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Just as an addendum: Garfield and Pierce also definitely saw active military service at the front lines.


Concerning President Carter, you left out the time he, ans 22 other technicians, shut down a nuclear reactor that was in partial meltdown. They worked in 89 second shifts to avoid lethal exposure.

Lance Mannion

Lawrence, thanks for reminding me and for the Patheos link. I should have worked it in. I did write about the incident once, though. It's in the old post about Jimmy I link to at the bottom of this one.

And, John, thanks for your reminders about Garfield and Pierce. I meant to include a paragraph about Garfield. Pierce I just forgot about. I don't mean his military service. I mean him! Not one of our most memorable presidents. Whenever I do remember him, it's as a college classmate and friend of Nathaniel Hawthorne. He got Hawthorne the job at the Custom House that inspired Hawthorne to write The Scarlet Letter. Anyway, I added Pierce and Garfield to the post, properly crediting you for the reminders, of course.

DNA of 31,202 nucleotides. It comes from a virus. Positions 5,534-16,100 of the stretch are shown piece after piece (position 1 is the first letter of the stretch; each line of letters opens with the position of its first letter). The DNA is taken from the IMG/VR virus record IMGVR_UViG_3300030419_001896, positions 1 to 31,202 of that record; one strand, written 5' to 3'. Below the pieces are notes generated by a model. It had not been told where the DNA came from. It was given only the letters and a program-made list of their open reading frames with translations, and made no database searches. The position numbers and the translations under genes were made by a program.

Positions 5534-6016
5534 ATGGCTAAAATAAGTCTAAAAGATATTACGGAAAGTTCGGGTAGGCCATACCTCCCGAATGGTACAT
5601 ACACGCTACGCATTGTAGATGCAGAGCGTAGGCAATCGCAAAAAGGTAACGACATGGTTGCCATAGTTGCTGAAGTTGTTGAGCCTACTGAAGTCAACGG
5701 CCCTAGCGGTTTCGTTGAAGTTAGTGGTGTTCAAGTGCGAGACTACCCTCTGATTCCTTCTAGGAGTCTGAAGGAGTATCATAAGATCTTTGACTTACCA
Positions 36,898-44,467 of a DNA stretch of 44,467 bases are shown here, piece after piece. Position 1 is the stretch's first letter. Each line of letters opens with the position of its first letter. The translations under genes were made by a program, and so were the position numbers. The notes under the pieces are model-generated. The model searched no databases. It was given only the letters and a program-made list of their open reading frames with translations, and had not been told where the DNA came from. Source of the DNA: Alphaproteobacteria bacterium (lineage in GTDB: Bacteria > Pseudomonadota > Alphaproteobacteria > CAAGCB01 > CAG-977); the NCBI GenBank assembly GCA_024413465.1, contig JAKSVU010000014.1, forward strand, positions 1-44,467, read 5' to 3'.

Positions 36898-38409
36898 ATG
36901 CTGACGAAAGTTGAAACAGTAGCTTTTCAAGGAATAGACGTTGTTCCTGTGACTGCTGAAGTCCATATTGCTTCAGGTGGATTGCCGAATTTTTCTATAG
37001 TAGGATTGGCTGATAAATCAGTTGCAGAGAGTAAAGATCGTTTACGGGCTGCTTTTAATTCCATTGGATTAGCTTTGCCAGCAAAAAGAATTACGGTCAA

And going further afield from the topic, Lance, on that fine day that you come around to visit Chicago, be sure to visit Garfield Park and its outstanding conservatory:

The best, cheapest tropical vacation that money can't buy.


I always liked that French officer in Lord Jim, the one posted on the Patna while she was being towed, and there was a man with an axe ready to cut her away from the tow ship in an instant if she started to sink. It was horrible, inhuman. He was allowed not so much as a sip of wine.

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